“I’m okay!” | A common utterance from a Parkinson’s Disease Patient

There I was lying down on a rainy Saturday night considering the ramifications, damage and discomfort caused by Parkinson’s Disease, and from a unique perspective indeed.

 

Yes I fell.  But I’m OK!

 

The rain was falling in my face and soaking into my best Argyle sweater as I lay on my back in the oily asphalt parking lot between two cars at the Yogurtland shop in San Pedro.
Things could have been worse, I reasoned, as an alarmed friend piled out to come to my aid. Nobody in Yogurtland saw me take a tumble to the soggy pavement, otherwise we might have an annoying crowd gathered around to add embarrassment to my predicament.
The rain wasn’t heavy, so my sweater wasn’t soaked through yet.
My friend Greg ls burly and strong, although on the other hand we are both wide. The space between the cars where I fell was very narrow  and slippery even if one is hale, hearty and not prone to sudden falls.

Parkinsons blog, parkinson's disease symtoms, parkinson's disease research, parkinson's disease, michael j. fox‘I’m ok. I’m ok.” I blurted as my feet flew out from under me, while trying to squeeze into the car, a common utterance since developing this confounded disabling brain disorder.

One’s muscles become stiff and unresponsive and I couldn’t even roll over in the oily wet to assist in my own rescue.

“Do you want me to pull you backward or forward?,” Greg puffed, giving up on my ankles and grabbing my wrists. I didn’t care. as long as the Yogurtland crowd couldn’t see us. They might think it was a mugging in progress.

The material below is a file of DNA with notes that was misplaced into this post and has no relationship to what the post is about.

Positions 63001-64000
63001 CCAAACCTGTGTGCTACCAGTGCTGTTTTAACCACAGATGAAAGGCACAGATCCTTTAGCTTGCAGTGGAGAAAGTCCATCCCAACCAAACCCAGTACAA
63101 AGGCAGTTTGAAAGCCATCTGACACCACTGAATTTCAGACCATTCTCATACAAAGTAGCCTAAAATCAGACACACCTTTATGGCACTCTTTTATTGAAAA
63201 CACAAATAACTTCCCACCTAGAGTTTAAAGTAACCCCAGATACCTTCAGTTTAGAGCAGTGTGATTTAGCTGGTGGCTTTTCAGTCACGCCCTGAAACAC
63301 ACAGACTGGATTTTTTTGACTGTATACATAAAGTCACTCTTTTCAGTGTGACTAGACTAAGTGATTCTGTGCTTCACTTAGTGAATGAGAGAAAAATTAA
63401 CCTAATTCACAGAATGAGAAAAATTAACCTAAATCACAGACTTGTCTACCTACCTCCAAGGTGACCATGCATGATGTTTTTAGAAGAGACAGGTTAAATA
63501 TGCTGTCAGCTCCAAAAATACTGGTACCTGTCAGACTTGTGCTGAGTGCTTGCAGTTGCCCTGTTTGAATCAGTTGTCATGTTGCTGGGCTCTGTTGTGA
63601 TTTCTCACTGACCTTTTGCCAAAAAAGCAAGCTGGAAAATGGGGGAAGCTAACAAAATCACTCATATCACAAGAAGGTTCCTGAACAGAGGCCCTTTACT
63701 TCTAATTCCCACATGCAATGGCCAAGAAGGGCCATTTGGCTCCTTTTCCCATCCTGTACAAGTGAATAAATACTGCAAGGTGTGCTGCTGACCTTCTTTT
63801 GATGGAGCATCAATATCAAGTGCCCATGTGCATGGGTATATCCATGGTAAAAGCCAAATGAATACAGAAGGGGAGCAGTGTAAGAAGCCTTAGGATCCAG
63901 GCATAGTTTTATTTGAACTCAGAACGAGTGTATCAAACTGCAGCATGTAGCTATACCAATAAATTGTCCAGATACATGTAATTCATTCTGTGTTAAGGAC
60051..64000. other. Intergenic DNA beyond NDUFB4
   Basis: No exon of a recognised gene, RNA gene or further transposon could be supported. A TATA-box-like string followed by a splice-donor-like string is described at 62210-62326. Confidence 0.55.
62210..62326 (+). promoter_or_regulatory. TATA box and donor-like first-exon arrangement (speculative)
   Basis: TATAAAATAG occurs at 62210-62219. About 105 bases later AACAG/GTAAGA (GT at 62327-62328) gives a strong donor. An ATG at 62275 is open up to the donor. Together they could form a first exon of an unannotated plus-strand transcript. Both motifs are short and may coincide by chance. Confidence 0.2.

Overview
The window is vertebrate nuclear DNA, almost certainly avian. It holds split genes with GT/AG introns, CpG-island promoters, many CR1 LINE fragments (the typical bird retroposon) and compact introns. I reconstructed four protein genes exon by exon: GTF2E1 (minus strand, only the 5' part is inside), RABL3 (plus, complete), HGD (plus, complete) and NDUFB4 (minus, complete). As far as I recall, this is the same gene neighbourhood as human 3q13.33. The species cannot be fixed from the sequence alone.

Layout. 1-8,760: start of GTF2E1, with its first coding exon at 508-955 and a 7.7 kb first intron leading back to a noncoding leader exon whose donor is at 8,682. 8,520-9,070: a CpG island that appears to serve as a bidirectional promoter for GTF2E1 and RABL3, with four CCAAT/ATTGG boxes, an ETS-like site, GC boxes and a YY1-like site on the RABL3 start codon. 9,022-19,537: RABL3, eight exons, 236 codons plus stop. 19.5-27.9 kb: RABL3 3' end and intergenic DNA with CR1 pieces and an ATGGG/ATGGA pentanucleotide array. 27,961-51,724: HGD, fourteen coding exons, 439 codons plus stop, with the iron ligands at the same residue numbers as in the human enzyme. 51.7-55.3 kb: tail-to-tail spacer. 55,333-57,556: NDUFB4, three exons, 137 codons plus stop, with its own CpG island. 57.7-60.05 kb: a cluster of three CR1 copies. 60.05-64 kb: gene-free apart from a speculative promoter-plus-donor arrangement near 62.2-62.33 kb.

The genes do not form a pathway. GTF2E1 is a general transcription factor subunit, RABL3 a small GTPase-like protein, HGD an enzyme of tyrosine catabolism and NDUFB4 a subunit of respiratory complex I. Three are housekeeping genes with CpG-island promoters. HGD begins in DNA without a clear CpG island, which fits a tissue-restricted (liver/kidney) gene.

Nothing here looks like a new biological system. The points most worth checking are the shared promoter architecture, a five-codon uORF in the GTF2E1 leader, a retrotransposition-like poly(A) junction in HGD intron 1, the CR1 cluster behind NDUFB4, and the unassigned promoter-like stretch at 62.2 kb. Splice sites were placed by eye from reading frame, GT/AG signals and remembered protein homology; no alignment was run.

I was about to say: “Forget me. Save yourself,” when Greg gave a mighty heave under my arms and hauled me to my feet. So much for one more adventurous day in the life of one of America’s estimated one million victims of Parkinson’s Disease.
At least I suffered no broken bones, but medical experts suggest that is just a matter of time for me at this rate.

Never in my wildest dreams

 

Seriously. I never dreamed I would develop a condition like the somewhat mysterious Parkinson’s Disease in my twilight years. Throughout life I have heard little of it. For one thing. it rarely strikes those under 50 and for many years, average American life expectancy was not much higher.
That is a small window of exposure compared with diseases that traditionally strike younger victims whose loss is generally noted as more tragic and wasteful to the nation. Polio was the major health menace when I was a child, for example along with birth defects.

 

PD support and research

 

As a young adult I recall only four persons who had Parkinson’s disease, all elderly and only one a close family friend. I recall no fund drives nor educational campaigns to raise money funds and public awareness. That is changing and it’s a change overdue.
Life expectancy for men and women is steadily increasing with a concomitant upsurge in patients under treatment for Parkinson’s Disease, which has brought more focus to treatment and increasing research.
New hope has been developing around stem cell research that could revolutionize Parkinsons blog, parkinson's disease symtoms, parkinson's disease research, parkinson's disease, michael j. foxdelivery of the neurotransmitter compound dopamine to PD patients whose systems cease to produce it. Dopamine enables muscles to receive message impulses from nerves and the loss of these links is responsible for deterioration and loss of function
Celebrity and fame can also enhance a cause and its support provided they are believable and not just window dressing acting in the role of a Master of Ceremonies and a shaker of hands.

No one can doubt Michael J. Fox’s understanding and commitment to a cure, nor Muhammad Ali’s belief that a knockout punch can someday be delivered.

Leave a reply

Your email address will not be published.

*